HARVARD EAST ASIAN MONOGRAPHS
Cover: No Great Wall: Trade, Tariffs, and Nationalism in Republican China, 1927–1945, from Harvard University PressCover: No Great Wall in HARDCOVER

Harvard East Asian Monographs 397

No Great Wall

Trade, Tariffs, and Nationalism in Republican China, 1927–1945

Product Details

HARDCOVER

$39.95 • £34.95 • €36.95

ISBN 9780674970601

Publication Date: 07/10/2017

Text

292 pages

6 x 9 inches

13 line illustrations, 5 maps, 13 tables

Harvard University Asia Center > Harvard East Asian Monographs

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  • List of Maps, Tables, and Figures*
  • Acknowledgments
  • Notes on the Text
  • Abbreviations
  • Introduction
  • 1. Nationalism, Nationalists, and Informal Empire
  • 2. Making Nationalist Tariff Policy
  • 3. The Maritime Customs as Economic Modernity
  • 4. Nationalist Tariff Policy and the Import Trade
  • 5. Trade, Tariffs, and Governance
  • 6. Trade, Tariffs, and War, 1937–1945
  • Conclusion
  • Appendix 1: Custom Houses
  • Appendix 2: Chinese and Japanese Names
  • Bibliography
  • Index
  • * Maps, Tables, and Figures
    • Maps
      • Map 0.1. Custom houses, economic regions, and major transport houses.
      • Map 3.1. Distribution of custom houses.
      • Map 5.1. Nationalist-controlled areas, 1928–37.
      • Map 5.2. Smuggling routes in the Tianjin area.
      • Map 6.1. Japanese-occupied area of China, 1940.
    • Tables
      • Table 0.1. Foreign trade, modern manufacturing, and agriculture as a percentage of China’s gross national product.
      • Table 2.1. Customs revenue and income tax as a percentage of central government revenue, selected countries, 1928–37.
      • Table 2.2. Chinese and foreign Maritime Customs staff, 1926–48.
      • Table 2.3. Foreign and domestic debt interest paid, as a percentage of central government expenditures, selected countries, 1928–37.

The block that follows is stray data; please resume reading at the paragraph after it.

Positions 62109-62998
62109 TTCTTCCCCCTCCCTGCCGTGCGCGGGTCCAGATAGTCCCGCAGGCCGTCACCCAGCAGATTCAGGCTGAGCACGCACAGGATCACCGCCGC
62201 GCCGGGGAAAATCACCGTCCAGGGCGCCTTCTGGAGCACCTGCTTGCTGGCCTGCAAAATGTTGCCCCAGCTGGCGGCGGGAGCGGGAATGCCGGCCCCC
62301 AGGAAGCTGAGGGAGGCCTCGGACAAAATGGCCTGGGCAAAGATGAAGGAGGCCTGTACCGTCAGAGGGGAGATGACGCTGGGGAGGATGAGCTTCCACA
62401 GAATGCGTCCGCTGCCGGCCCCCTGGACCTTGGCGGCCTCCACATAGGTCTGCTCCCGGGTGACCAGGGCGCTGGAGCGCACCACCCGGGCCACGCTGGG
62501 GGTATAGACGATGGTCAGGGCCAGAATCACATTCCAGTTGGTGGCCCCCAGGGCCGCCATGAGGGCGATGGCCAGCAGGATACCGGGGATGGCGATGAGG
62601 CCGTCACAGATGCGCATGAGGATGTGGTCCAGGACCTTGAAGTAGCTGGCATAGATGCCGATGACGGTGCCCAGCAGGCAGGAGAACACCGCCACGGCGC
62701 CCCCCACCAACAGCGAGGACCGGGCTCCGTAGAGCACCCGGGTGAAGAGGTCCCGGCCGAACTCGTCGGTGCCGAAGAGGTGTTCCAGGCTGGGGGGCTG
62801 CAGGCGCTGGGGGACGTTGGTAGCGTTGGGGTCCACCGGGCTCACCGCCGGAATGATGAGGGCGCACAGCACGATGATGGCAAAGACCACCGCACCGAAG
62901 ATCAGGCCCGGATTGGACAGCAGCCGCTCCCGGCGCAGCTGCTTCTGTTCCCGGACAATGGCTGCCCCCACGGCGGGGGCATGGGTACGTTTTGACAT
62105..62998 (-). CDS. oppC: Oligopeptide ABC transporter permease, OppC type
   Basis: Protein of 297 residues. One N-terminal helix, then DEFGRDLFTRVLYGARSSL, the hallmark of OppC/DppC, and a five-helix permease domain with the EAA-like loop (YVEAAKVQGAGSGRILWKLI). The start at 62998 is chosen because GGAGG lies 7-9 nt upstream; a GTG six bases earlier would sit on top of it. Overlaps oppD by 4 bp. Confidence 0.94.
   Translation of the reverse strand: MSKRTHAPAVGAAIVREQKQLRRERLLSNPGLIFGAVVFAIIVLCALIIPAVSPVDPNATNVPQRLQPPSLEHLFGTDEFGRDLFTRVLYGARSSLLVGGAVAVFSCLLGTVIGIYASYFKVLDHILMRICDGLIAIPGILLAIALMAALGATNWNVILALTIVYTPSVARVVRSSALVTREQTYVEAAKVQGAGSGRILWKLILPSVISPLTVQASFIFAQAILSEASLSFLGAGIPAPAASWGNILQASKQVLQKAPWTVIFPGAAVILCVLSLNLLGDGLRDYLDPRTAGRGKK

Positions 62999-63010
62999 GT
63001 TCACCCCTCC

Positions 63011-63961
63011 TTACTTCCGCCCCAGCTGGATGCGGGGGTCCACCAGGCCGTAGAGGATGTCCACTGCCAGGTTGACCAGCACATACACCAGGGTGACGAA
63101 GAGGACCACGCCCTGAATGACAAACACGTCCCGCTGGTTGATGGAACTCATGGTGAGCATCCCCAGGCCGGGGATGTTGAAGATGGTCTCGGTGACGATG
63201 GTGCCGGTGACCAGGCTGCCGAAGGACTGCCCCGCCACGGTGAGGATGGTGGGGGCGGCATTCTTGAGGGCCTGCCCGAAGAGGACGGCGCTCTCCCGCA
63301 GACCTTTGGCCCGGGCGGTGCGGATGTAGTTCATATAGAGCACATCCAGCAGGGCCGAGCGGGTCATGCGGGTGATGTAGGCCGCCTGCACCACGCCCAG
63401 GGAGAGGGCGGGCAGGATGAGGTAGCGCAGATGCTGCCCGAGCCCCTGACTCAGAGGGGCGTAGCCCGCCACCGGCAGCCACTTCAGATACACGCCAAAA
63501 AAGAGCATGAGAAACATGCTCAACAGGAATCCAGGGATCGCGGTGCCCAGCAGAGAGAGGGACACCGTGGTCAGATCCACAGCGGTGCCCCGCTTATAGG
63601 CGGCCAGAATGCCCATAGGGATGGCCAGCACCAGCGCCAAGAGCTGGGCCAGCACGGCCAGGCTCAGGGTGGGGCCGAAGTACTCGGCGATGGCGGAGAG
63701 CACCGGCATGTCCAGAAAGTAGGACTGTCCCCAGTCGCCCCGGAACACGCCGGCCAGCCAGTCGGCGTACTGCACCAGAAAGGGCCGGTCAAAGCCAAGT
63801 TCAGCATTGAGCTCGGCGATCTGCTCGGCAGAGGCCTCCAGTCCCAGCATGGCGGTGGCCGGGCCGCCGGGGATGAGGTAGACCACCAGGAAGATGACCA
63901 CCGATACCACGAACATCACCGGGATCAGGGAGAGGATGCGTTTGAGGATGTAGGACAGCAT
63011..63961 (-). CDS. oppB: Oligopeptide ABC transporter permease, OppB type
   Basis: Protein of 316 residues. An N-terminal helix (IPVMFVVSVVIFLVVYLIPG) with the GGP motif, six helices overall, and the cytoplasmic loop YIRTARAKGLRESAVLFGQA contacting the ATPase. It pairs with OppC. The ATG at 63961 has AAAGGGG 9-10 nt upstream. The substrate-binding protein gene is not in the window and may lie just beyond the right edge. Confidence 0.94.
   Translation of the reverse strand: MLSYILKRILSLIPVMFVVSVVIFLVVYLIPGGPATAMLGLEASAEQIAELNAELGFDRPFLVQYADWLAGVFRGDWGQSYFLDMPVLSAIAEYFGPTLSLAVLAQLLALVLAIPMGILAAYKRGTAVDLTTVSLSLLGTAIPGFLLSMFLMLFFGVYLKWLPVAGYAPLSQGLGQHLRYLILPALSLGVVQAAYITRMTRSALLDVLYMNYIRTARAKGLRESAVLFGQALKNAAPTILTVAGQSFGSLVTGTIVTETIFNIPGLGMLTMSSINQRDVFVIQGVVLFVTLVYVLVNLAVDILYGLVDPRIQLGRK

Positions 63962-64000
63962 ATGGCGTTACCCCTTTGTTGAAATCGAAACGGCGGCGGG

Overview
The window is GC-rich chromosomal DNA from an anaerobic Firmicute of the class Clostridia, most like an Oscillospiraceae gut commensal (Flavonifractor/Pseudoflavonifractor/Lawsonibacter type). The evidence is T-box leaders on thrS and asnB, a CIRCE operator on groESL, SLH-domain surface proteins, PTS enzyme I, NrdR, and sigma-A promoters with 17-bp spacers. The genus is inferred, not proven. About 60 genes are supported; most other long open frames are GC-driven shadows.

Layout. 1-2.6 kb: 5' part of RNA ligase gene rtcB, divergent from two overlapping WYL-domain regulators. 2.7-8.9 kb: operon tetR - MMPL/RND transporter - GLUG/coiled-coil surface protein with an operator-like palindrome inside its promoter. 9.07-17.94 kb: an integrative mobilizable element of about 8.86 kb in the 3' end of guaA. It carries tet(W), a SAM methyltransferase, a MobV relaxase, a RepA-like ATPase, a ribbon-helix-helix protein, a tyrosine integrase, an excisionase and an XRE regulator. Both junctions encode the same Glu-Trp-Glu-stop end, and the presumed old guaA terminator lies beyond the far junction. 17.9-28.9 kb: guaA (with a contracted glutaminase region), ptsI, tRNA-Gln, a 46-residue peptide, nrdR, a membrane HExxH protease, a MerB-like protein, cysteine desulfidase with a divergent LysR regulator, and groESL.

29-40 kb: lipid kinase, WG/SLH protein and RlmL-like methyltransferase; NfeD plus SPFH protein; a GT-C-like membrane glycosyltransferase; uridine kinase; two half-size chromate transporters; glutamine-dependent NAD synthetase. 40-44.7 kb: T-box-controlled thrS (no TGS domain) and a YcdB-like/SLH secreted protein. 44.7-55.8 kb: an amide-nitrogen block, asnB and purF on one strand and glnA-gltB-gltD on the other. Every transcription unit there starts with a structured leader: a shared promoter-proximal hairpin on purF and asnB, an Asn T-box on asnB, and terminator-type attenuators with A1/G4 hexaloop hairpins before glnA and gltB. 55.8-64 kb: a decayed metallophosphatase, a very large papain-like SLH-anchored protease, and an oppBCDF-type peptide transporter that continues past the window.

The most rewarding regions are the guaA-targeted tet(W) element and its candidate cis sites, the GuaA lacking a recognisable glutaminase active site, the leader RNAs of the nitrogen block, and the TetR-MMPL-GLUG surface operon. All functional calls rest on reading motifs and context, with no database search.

• Table 3.1. Scott Harding schedule of importers’ costs.
      • Table 4.1. Wanxian sugar prices, 1922 and 1931.
      • Table 4.2. Wagner’s fertilizer experiments.
      • Table 5.1. Smuggled goods entering Tianjin Eastern Railway Station, 21 May 1936: Song Wuwei’s estimates.
      • Table 5.2. Smuggled goods leaving Tianjin Eastern Railway Station, 21 May 1936: Song Wuwei’s estimates.
      • Table 6.1. Personal income tax receipts (nominal value) as a percentage of total central government receipts, 1937–45.
      • Table 6.3. National government receipts, 1937–45.
      • Table 6.4. National government receipts, 1937–45, adjusted for inflation using July 1937 prices.
    • Figures
      • Figure 2.1. Relation of combined Maritime and Native Customs revenue to China’s foreign loans and indemnities, 1912–37, in pounds sterling.
      • Figure 2.2. Relation of combined Maritime and Native Customs revenue to China’s foreign loans and indemnities, 1912–37, in Haiguan taels.
      • Figure 3.1. Calculation of duty-paying values under the Scott Harding schedule.
      • Figure 4.1. Maritime Customs revenue, 1928–37, in Standard Dollars.
      • Figure 4.2. Value of import tariffs as a percentage of total import value, 1928–40.
      • Figure 4.3. Shanghai customs revenue, 1926–33.
      • Figure 4.4. The Shanghai and Hankou shares of total tariff revenue, 1926–40.
      • Figure 4.5. Quantity and nominal value of imported sugar, 1925–40.
      • Figure 4.6. Quantity and nominal value of imported kerosene, 1925–40.
      • Figure 4.7. Nominal kerosene prices for Tianjin and Ningbo, 1922–31.
      • Figure 4.8. Quantity and nominal value of imported ammonium sulphate, 1925–40.
      • Figure 4.9. Quantity and nominal value of imported cigarettes, 1925–40.
      • Figure 6.1. Share of Maritime Customs revenue collected in unoccupied China, September 1937–September 1941.

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